There were significant differences in the mean numbers of mosquitoes caught between traps without attractant (F = 15.13, df = 4, P < 0.01), with octenol (F = 14.51, df = 4, P < 0.01), and with BG-Lure (F = 32.52, df = 4, P < 0.0001). The relative ranking of the different trap types with respect to numbers of mosquitoes captured was, in descending order regardless of attractants: black light trap, CDC light trap, yellow fluorescent light trap, UV light trap, and New Jersey light trap (Table 1).
Capture of Non-target Arthropods
In total, 7,401 non-target insects were captured without the use of an attractant, 6,640 with octenol, and 6,682 with BG-Lure. Nontarget insects included Lepidoptera, Coleoptera, Diptera (excluding mosquitoes), Hemiptera, Hymenoptera, Thysanoptera, Neuroptera, Blattaria, Odonata, and Araneae (spiders). Diptera (33%, excluding mosquitoes), Lepidoptera (24%), Coleoptera (17%), and Hemiptera (16%) were the dominant non-target insects captured. There were significant differences in the mean numbers of non-target insects caught between traps without any attractants (F = 12.61, df = 4, P < 0.01), with octenol (F = 20.50, df = 4, P < 0.0001), and with BG-Lure (F = 23.50, df = 4, P < 0.0001). The ranking with respect to numbers of non-target insects captured in the absence of an attractant was, in descending order: yellow fluorescent light trap, black light trap, New Jersey light trap, CDC light trap, and UV light trap (Table 2). The yellow fluorescent light trap captured significantly more non-target insects than the other 4 trap types when used with either octenol or BG-Lure (Table 2).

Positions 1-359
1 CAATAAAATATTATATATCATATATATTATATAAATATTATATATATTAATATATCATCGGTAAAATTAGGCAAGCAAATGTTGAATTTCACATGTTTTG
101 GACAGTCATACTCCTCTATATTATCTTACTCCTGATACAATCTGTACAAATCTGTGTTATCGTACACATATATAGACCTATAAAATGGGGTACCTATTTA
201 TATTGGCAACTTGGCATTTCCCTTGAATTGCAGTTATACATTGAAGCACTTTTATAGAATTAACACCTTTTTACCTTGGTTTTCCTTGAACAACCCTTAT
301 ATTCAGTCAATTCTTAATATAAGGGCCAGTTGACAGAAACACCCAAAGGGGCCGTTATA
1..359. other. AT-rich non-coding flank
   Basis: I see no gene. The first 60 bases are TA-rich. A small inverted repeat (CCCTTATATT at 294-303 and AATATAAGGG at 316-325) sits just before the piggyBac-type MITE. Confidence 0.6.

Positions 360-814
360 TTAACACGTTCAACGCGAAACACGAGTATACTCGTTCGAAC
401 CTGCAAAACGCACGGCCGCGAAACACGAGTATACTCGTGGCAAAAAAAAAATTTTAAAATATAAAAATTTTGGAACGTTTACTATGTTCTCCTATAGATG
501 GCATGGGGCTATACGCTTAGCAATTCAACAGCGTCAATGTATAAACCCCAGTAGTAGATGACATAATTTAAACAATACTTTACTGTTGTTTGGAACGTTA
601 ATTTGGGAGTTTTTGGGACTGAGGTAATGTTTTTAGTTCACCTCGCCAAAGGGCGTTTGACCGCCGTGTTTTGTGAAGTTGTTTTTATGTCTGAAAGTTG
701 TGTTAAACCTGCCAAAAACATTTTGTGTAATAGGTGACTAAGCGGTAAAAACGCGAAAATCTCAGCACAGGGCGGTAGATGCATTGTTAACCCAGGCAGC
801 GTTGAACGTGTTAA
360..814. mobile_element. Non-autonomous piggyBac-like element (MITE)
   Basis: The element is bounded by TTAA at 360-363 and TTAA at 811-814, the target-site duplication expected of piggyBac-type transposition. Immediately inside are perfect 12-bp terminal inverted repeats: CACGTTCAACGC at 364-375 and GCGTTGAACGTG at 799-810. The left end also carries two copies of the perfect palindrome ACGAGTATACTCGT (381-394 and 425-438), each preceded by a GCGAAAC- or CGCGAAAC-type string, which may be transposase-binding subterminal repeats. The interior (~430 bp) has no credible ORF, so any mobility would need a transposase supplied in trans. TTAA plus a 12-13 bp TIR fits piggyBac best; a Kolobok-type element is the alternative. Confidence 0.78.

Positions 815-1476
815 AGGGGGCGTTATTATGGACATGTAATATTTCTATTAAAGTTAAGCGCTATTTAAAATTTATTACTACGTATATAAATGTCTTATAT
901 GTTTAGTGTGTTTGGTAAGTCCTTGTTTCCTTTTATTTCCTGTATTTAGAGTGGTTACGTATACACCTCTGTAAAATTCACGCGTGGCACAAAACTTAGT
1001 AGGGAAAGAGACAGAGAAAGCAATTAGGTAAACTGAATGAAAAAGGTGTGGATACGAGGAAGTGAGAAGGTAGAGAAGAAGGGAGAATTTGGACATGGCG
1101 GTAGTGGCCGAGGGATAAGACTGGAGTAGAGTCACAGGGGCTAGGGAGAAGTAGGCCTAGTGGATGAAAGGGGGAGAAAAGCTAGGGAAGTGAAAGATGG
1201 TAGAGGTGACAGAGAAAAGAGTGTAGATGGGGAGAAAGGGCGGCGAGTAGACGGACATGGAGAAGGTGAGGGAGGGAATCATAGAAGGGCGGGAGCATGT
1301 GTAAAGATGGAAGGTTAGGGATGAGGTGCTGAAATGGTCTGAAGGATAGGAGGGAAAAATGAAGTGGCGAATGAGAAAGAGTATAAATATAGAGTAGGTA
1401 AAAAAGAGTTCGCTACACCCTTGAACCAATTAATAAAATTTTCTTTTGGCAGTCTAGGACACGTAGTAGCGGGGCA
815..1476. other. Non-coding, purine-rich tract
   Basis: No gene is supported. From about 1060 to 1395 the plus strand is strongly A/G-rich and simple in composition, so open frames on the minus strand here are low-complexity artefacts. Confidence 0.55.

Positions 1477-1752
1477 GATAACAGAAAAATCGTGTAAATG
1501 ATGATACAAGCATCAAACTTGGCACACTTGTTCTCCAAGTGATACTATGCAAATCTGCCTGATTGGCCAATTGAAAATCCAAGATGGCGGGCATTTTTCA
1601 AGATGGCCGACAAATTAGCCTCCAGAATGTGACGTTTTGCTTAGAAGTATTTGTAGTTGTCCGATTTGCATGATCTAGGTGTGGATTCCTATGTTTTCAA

In the evaluation of the 5 light traps without the secondary attractant, the black light trap and the CDC light trap captured the greatest numbers of mosquitoes while having the lowest ratios of mosquitoes captured to non-targets captured (1:7.5 and 1:8.9, respectively). With the addition of the secondary attractant (octenol or BG-Lure), the CDC light trap and the black light trap outperformed the 3 other trap types tested at both the number of mosquitoes captured and the ratio of mosquitoes to non-targets per trap (1:2.8 for black light trap baited with octenol and 1:6.7 for black light trap baited with BG-Lure; 1:1.5 for CDC trap baited with octenol and 1:5.2 for CDC trap baited with BG-Lure (Table 3).